- Conference date: 29 August-2 September 2004
- Location: Aveiro (Portugal)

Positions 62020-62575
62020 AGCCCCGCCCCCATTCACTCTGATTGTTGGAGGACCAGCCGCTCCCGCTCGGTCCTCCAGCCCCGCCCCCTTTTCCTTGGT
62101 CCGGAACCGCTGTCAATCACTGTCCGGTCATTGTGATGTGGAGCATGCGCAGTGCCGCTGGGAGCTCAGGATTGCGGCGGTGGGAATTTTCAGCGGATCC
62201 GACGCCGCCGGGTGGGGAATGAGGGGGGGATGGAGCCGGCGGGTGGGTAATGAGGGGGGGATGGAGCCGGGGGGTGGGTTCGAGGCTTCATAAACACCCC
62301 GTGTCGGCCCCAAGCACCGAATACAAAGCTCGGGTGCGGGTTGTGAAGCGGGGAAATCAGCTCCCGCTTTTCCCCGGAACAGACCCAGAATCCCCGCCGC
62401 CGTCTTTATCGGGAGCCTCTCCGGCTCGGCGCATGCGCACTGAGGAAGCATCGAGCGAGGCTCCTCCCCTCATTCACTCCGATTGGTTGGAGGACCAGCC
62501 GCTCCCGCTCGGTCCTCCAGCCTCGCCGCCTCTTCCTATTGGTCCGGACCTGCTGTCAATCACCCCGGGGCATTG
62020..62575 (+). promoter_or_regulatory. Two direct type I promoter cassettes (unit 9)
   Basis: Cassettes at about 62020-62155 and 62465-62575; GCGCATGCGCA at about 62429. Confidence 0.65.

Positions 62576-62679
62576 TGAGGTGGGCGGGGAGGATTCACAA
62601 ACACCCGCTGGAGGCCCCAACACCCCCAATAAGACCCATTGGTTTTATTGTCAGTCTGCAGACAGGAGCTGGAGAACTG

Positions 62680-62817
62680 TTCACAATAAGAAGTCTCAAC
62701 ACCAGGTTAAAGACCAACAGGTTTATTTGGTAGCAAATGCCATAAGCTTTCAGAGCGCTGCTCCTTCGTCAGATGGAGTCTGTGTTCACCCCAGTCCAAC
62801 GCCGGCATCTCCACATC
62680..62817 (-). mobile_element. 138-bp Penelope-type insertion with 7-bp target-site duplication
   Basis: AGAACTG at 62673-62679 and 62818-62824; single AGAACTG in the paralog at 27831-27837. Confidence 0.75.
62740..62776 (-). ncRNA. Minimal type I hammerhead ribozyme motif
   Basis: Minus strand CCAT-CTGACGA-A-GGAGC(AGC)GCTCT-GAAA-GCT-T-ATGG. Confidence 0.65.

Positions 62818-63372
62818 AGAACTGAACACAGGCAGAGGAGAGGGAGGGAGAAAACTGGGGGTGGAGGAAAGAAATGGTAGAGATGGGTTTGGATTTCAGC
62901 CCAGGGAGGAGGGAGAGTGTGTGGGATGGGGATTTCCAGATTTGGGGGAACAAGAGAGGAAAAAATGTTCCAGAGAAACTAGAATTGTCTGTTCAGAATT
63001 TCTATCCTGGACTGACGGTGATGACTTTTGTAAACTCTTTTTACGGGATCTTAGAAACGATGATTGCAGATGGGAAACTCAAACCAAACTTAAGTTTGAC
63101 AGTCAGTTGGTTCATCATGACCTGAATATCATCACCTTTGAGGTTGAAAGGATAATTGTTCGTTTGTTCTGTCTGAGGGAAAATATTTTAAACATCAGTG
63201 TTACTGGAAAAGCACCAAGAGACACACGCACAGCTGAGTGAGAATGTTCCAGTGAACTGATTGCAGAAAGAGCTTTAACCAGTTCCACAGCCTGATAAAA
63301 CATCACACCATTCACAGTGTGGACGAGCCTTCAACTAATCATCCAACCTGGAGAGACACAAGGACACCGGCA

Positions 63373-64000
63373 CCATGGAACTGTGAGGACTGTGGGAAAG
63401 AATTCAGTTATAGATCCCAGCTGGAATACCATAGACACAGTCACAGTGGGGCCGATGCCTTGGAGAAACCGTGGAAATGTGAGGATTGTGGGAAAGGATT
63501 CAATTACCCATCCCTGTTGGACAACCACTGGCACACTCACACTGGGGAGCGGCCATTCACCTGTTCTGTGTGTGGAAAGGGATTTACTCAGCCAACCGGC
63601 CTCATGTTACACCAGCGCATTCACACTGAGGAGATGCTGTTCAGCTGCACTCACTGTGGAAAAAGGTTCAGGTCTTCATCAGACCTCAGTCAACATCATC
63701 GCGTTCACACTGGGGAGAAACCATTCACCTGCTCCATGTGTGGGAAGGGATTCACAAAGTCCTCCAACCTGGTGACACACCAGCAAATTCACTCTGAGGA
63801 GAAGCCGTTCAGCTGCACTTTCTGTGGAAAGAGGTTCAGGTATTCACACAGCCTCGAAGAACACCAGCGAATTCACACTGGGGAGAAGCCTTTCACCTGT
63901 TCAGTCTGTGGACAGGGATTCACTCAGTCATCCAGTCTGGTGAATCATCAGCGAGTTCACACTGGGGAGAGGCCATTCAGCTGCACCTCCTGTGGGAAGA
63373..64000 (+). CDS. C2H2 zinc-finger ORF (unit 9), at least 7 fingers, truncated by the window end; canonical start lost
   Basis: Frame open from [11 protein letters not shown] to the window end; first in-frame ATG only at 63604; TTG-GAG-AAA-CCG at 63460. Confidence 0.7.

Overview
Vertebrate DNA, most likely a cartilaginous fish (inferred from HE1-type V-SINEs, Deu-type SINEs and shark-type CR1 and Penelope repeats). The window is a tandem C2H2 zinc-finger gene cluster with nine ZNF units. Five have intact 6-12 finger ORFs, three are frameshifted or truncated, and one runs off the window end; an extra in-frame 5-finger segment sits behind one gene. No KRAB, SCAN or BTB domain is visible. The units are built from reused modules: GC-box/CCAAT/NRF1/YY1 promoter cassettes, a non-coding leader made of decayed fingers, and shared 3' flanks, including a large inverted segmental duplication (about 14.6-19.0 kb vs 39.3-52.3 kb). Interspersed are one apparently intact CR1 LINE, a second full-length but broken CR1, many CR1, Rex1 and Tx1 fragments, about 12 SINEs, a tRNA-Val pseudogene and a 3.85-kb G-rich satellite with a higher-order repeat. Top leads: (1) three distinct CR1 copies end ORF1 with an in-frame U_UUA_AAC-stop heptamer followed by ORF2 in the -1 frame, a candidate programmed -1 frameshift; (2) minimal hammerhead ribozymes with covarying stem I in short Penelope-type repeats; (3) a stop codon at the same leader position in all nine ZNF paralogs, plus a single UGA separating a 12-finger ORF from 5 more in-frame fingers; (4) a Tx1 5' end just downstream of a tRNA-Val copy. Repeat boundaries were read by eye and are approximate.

How can a new incoming biochemical node measure the degree of nodes already present in a network and thus decide, on the basis of this counting, to preferentially connect with the more connected ones? Although such explicit comparison and choice is quite plausible in the case of manmade networks, leading the network to a scale‐free topology, it is much harder to conceive for biochemical networks such as reaction or protein interaction networks. In this paper, computer experiments of growing networks will be proposed as more elementary but more tractable versions of a long tradition of simulations of immune networks and chemical reaction networks described in past publications and largely forgotten since. These simulations will try to respect as simply and as far as possible basic biochemical characteristics such as the heterogeneity of biochemical nodes, the existence of natural hubs, the way nodes bind by mutual affinity, the significance of type‐based networks as compared with instance‐based ones and the consequent importance of the nodes concentration to the selection of the partners of the incoming nodes. A scale‐free topology will be discussed as a very unlikely outcome when compared with exponential decay obtained by a random growth. We will see that the presence of hubs and all the classical functional properties attributed to them (robustness, small‐world and epidemic propagation) might be perfectly compatible with an exponential shape obtained by less constrained growing rules. Initial conceptual issues are first discussed using simplified models and are validated by a more extensive framework based on the logical structure of biochemical systems that was defined for the simulation of dynamics and metadynamics of chemical reaction networks.
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